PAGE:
“The Government needs to step in to prevent these burns from continuing to do more harm than good. Due to climate change extreme weather events are only going to become more severe and frequent, and we simply can’t delay or shy away from dealing with this issue and improving prescribed burning practices for the true benefit of WA’s natural environment and wildlife welfare. 

Phil Runham, from Denmark Environment Centre and research leader on the report, said, “Our study at Weinup has brought to light what might be obvious to anyone casually observing the results of Prescribed Burning anywhere in Western Australia. The absence of monitoring, data collection or analysis of the outcomes of this programme in Western Australia represents an incalculable risk to a biodiversity evolved across millennia. To continue in this manner risks irreversibly detrimental change to a globally unique ecosystem.” 


–  The report made these six recommendations for urgent consideration by the Western Australian Government: 

  • Conduct an in-depth independent study into the biodiversity and animal welfare impacts of current prescribed burning methodologies in Western Australia to build on this report. 
  • Work closely with Traditional Owners regarding fire management across Western Australia. Deep and timeproven traditional knowledge should be front and centre and Indigenous groups and land managers integral in the development of a better system. 
  • Scrap inappropriate prescribed burning targets: KPIs on hectares burned and cost need to be abolished in favour of more nuanced and adaptive fire management practices. 
  • Urgently review the appropriateness of prescribed burn frequencies for individual ecosystem types to assist wildlife habitat and threatened ecosystem recovery.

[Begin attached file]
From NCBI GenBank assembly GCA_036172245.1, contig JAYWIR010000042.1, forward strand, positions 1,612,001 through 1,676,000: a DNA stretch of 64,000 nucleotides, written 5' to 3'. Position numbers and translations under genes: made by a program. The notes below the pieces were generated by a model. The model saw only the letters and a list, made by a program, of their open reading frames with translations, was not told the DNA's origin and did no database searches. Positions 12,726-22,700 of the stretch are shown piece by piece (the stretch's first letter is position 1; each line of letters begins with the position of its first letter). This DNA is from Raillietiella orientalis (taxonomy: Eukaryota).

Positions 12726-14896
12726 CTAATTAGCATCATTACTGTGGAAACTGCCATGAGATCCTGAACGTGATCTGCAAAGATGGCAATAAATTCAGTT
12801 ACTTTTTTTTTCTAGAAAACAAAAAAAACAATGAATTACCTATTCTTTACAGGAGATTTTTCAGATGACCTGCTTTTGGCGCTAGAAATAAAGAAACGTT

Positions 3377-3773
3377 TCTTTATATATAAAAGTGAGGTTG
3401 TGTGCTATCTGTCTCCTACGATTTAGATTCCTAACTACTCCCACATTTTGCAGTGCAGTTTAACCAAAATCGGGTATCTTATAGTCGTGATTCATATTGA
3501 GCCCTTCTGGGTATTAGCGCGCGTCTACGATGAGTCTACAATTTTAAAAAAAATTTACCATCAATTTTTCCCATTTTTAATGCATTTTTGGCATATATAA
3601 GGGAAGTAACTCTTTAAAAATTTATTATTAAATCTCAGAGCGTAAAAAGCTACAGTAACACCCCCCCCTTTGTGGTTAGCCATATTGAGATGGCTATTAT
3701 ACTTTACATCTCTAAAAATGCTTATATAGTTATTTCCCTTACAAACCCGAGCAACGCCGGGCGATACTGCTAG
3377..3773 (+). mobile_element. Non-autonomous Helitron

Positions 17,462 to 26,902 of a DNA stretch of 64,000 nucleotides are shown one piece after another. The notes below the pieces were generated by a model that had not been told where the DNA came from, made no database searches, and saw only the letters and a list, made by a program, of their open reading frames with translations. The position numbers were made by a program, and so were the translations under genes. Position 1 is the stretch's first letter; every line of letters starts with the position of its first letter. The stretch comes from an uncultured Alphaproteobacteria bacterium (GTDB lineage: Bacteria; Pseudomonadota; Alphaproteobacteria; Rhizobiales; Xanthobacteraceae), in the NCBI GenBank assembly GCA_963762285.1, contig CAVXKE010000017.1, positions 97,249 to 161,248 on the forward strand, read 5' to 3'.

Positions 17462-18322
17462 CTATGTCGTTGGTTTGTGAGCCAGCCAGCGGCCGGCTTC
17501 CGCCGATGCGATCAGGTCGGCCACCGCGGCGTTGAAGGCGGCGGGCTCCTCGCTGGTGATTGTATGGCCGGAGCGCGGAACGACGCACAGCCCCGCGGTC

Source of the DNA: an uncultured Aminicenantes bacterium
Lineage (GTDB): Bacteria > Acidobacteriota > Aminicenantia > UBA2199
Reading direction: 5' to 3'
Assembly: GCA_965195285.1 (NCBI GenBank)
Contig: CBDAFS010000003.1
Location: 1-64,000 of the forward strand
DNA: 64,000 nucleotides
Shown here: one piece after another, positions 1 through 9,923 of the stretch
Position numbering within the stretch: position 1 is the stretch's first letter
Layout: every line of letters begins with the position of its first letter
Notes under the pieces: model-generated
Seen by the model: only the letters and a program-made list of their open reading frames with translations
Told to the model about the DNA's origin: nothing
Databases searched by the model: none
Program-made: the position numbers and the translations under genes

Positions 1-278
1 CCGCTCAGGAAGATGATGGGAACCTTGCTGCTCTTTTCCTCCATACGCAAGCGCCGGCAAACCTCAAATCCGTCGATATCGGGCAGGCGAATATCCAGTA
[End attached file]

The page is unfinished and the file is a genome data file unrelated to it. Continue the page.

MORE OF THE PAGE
• Cease the use of aerial incendiary devices for prescribed burns: the Weinup burn shows they can quickly lose control and cause severe conservation and animal welfare impacts.  
  • Work with the Federal Government to develop a national Threat Abatement Plan for the Fire regimes that cause declines in biodiversity Key Threatening Process. 


–  Former Federal Environment Minister Sussan Ley listed ‘Fire regimes that cause declines in biodiversity’ (including prescribed burns) as a Key Threatening Process under the Commonwealth Environment Protection and Biodiversity Conservation Act 1999 in March 2022, enabling the creation of a National Threat Abatement Plan to mitigate ongoing detrimental impacts.

–  A Key Threatening Process is a process that threatens or may threaten the survival, abundance or evolutionary development of a native species or ecological community. A Threat Abatement Plan provides for the research, management, and any other actions necessary to reduce the impact of a listed key threatening process on native species and ecological communities.